Police in eastern Pakistan have registered blasphemy accusations against two female Christian nurses and launched an investigation into a crime that carries the death penalty in the majority-Muslim nation.
The accusation against members of the minority community is the latest in a series of controversial blasphemy cases in Pakistan, where critics say such charges often are motivated by personal vendettas, or religious hatred.
Police said that Muslim coworkers at a government hospital in the city of Faisalabad accused the nurses Friday of insulting Islam by removing and desecrating a wall-hanging that contained verses from the Quran.
The allegations quickly spread around the building and provoked scores of staffers to stage a demonstration to demand legal action against their Christian colleagues. An enraged Muslim mob, largely activists of an Islamist party from a nearby locality, later also joined the crowd.
Witnesses said an angry protester assaulted one of the nurses, Mariyum Lal, with a knife and injured her before riot police arrived at the facility to take both the women into “protective custody” and get them out of the hospital building.
Lal reportedly told police she had been asked to clean up the cupboard of the hospital’s female head nurse, who is Muslim. Lal said that while doing the job, she removed the adhesive wall-hanging and gave it to the head nurse before finishing the night shift along with the other accused Christian colleague and returning home.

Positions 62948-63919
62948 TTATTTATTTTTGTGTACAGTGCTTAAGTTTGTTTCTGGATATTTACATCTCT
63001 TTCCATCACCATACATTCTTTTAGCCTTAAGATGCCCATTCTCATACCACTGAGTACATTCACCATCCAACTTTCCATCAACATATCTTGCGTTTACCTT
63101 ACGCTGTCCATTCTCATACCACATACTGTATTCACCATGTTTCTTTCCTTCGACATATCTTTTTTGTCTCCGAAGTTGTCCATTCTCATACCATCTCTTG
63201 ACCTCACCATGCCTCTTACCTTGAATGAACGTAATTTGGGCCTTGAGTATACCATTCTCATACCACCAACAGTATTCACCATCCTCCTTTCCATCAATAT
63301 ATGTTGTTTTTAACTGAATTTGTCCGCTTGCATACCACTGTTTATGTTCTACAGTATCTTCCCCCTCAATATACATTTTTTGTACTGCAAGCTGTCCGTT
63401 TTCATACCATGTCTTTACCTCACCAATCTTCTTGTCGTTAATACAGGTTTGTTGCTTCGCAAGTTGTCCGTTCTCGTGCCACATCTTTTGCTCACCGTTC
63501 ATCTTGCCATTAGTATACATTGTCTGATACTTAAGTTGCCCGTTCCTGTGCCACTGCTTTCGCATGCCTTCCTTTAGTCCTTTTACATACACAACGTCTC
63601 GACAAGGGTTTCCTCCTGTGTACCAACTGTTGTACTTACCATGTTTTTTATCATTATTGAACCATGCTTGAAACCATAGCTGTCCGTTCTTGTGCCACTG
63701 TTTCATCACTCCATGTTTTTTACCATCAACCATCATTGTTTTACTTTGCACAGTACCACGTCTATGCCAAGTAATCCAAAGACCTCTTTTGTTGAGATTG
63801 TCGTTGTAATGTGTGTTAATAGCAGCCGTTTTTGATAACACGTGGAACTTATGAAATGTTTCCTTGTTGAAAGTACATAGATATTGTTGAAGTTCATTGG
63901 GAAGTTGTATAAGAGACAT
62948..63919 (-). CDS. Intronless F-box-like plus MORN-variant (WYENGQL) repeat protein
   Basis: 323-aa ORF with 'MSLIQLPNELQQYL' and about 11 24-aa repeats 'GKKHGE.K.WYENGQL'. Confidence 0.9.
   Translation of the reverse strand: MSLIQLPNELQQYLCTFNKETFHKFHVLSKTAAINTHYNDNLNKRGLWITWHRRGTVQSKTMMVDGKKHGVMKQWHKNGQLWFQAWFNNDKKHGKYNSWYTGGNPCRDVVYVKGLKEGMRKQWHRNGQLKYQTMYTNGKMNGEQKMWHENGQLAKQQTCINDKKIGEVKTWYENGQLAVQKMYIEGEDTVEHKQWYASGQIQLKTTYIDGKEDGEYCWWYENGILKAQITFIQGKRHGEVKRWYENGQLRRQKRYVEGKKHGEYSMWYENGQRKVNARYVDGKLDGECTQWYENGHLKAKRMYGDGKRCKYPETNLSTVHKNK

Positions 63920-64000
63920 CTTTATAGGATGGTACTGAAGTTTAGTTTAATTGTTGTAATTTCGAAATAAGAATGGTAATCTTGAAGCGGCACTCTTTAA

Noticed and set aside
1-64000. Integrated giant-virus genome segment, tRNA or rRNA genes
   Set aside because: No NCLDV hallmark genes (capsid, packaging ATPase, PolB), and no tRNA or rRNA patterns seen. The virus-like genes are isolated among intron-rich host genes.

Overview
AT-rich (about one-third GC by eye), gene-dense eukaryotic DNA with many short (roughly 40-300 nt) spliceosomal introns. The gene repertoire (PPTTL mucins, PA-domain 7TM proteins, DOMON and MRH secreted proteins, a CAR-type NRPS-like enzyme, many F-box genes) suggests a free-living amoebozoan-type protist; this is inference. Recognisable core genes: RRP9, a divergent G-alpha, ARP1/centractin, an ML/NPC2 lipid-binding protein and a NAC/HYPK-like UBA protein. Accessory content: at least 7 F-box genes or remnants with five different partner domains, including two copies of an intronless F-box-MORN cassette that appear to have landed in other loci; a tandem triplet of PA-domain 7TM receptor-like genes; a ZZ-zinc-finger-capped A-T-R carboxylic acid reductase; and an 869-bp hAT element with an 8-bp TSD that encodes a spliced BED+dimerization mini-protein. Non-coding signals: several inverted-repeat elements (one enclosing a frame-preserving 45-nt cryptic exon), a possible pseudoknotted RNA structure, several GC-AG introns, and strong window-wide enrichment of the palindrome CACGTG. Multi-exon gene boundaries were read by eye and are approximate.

Lal said the next morning the head nurse in the presence of other Muslim staffers accused her of desecrating the holy inscription.
Human rights groups say blasphemy cases lately have increased in Pakistan, where blasphemy is a highly sensitive issue. Those who are accused are sometimes lynched by mobs even before they reach court.
The United States Commission on International Religious Freedom (USCIRF) last year designated Pakistan as a Country of Particular Concern because of its "systematic enforcement" of blasphemy and other controversial laws against religious minorities.